BRIEF SUMMARY OF INVENTION

The primary object of this invention is to: If a fall occurs while navigating a staircase, limit the distance fallen and subsequently reduce the severity of injuries associated with such accidents. Another object of this invention is to offer stability when descending, and an aid when climbing the staircase when needed.

BRIEF DESCRIPTION OF SEVERAL VIEWS OF THE DRAWINGS

The accompanying drawings which are incorporated in and form a part of the specifications, illustrate the preferred embodiments as employed in manner intended, together with the descriptions, serve to explain the principles of the present invention.

IN THE DRAWINGS

FIG. 1 is a perspective view of the intended manner for which partial barriers as embodied, installed upon a staircase in relationship to one another, achieve the purpose of the present invention.

FIG. 2 is a perspective view of the preferred embodiments as conceived to achieve intended purpose of the present invention.

DETAILED DESCRIPTION OF THE INVENTION

Pivotable safety barriers 1, shown best as an assembly in FIG. 2, are illustrated in FIG. 1, in the manner for which they are intended to be installed alternately from opposing sides of a staircase extending into the centermost portion of said staircase so as to direct travel from side to side around barriers.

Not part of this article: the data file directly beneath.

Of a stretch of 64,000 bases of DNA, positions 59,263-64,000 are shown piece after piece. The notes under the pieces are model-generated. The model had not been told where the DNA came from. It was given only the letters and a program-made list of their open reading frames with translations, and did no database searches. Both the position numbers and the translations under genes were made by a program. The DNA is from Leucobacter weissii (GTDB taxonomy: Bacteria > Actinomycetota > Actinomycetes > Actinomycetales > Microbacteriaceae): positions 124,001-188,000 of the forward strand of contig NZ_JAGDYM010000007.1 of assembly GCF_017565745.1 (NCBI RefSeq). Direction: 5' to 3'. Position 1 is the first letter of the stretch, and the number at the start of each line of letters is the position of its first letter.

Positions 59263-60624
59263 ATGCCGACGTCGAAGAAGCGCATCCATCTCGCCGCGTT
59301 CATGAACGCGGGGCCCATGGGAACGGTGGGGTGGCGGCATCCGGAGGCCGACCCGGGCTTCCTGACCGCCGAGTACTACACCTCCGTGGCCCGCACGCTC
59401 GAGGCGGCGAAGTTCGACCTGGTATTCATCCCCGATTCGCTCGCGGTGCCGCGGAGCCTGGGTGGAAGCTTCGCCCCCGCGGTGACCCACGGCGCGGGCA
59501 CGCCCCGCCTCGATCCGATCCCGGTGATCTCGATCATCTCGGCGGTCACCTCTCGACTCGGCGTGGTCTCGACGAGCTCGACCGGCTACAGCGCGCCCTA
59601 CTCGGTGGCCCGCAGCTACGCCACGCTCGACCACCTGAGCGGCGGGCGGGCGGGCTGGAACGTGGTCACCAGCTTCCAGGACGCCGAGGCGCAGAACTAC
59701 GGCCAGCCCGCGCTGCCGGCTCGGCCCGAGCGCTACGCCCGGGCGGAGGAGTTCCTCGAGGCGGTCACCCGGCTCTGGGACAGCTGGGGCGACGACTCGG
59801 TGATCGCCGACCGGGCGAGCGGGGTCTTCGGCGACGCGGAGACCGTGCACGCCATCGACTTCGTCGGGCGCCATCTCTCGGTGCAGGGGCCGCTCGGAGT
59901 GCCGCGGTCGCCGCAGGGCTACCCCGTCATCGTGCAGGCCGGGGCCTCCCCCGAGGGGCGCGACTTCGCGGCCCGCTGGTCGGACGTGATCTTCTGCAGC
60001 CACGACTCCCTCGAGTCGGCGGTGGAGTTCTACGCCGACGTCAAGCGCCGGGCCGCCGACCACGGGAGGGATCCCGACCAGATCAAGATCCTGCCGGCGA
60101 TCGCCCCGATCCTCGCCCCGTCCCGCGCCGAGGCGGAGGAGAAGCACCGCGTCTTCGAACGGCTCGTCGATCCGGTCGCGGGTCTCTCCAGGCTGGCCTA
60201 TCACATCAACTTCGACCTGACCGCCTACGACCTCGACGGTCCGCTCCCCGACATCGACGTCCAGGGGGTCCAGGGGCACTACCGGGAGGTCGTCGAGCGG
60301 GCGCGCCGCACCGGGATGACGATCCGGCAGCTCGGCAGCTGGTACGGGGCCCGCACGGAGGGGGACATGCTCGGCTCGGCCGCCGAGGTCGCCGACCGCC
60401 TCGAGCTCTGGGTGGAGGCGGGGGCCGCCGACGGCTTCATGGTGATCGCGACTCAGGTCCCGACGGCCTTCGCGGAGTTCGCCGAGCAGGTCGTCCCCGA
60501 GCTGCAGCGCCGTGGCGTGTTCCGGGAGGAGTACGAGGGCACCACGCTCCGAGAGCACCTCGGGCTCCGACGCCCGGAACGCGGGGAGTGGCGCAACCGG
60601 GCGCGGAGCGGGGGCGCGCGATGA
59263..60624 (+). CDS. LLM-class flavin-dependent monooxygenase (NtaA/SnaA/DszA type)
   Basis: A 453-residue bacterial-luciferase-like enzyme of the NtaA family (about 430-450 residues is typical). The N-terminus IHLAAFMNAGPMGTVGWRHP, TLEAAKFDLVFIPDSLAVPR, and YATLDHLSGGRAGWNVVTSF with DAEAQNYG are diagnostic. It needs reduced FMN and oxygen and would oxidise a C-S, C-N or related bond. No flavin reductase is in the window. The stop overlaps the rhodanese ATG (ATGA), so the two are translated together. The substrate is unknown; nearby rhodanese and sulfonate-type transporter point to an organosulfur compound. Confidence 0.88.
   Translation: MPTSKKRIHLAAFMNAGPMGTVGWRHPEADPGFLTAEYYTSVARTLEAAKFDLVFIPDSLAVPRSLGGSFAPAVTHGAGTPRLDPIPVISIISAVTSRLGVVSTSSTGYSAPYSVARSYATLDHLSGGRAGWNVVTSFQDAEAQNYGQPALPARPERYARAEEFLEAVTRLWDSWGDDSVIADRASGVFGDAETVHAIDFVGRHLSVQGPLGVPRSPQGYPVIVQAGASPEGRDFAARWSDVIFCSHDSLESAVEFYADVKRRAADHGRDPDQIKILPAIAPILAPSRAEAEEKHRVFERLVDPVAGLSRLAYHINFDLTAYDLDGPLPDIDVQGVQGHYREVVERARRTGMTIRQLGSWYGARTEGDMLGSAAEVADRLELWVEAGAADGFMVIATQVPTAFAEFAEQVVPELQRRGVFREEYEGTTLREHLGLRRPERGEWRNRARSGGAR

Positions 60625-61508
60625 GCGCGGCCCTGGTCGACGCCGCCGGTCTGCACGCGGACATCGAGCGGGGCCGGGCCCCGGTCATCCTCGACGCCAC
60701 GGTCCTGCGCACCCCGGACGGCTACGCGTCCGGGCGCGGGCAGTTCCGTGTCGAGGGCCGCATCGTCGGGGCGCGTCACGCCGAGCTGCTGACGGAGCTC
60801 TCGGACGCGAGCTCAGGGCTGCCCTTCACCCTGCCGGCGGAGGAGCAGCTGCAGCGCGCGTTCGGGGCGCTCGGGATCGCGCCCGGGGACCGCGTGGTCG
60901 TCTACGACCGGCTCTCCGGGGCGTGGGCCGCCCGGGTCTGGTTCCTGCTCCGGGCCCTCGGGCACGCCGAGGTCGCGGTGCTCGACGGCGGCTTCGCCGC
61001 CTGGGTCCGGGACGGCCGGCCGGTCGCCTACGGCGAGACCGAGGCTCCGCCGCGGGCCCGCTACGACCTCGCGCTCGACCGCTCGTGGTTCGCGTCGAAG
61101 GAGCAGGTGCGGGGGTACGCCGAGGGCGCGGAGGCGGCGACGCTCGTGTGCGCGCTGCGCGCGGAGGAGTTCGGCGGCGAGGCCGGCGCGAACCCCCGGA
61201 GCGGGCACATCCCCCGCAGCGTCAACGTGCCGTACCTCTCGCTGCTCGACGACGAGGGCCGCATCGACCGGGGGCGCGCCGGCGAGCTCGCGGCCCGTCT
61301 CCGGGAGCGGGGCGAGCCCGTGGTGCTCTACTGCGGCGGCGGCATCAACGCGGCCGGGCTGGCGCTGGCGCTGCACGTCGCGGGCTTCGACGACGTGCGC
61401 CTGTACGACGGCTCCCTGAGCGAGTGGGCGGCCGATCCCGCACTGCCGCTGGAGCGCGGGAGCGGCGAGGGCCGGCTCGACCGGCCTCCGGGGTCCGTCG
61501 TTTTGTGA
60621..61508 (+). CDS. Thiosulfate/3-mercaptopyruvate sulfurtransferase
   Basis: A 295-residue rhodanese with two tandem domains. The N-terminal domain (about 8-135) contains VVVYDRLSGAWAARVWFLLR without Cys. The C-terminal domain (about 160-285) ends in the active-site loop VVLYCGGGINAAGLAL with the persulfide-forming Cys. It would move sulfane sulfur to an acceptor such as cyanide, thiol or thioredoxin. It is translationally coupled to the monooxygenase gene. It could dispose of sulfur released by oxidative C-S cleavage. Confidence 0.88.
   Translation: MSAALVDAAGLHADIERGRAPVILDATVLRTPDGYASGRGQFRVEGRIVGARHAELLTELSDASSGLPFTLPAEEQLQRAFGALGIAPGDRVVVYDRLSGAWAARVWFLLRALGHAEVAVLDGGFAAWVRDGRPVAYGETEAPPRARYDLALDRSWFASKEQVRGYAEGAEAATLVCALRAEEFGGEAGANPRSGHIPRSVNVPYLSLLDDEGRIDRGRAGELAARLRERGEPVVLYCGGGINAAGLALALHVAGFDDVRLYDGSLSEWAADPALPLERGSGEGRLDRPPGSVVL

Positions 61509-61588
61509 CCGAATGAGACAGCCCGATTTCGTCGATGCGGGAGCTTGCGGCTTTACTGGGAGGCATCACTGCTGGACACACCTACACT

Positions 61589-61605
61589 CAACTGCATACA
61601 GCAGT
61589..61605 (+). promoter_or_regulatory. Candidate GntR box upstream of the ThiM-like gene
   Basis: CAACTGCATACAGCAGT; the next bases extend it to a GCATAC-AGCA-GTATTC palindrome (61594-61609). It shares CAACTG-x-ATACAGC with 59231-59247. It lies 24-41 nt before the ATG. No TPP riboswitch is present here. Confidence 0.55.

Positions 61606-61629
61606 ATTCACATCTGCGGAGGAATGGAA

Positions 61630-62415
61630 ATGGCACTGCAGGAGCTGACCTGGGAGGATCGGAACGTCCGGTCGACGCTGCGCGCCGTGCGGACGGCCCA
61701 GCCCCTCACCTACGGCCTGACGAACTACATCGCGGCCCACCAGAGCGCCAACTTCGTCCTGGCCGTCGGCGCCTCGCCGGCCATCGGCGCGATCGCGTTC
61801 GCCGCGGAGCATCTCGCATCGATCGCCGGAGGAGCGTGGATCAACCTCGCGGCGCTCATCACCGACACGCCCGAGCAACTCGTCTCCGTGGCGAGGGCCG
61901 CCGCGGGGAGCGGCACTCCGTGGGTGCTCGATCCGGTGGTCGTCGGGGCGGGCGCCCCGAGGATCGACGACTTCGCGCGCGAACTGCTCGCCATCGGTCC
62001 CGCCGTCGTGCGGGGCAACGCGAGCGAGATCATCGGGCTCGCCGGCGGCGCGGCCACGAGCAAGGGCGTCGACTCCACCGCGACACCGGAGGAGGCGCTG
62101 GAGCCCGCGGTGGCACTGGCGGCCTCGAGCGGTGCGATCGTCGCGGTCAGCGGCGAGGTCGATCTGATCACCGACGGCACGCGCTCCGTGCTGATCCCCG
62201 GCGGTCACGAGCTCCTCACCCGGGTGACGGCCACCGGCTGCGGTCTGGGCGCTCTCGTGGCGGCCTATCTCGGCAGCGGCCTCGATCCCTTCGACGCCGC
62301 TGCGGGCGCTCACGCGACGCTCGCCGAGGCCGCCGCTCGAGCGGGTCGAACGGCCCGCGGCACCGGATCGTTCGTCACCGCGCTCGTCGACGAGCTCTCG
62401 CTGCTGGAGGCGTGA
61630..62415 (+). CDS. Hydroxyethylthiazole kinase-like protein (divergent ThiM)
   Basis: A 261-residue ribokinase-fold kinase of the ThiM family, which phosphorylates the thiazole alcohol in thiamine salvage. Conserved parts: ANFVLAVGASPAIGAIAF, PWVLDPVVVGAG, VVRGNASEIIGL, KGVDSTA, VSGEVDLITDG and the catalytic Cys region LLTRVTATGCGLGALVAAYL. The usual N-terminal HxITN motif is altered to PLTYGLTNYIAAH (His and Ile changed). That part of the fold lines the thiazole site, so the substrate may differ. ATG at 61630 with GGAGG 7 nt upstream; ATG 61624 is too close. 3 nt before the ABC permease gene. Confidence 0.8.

In FIG. 1, barriers engaging pivotably to upper support bracket 5, affixed to wall 11, and engaging pivotably to lower support bracket 4, affixed to rearmost corner of stairstep aligned perpendiculary below upper support bracket 5.

In FIG. 1, centermost lower leg of barrier 1, to engage with latch receptacle 3, affixed to rearmost horizontal position on same stairstep as lower support bracket 4, corresponding to align at centermost position with said centermost lower leg of barrier 1.

In FIG. 1 alternating barriers to be affixed to opposing walls, pivotably by upper support 5, and lower support 4, with centermost leg of frame extending into centermost portion of staircase, and staggered one above another as illustrated, spaced apart to permit travel around said barriers 1.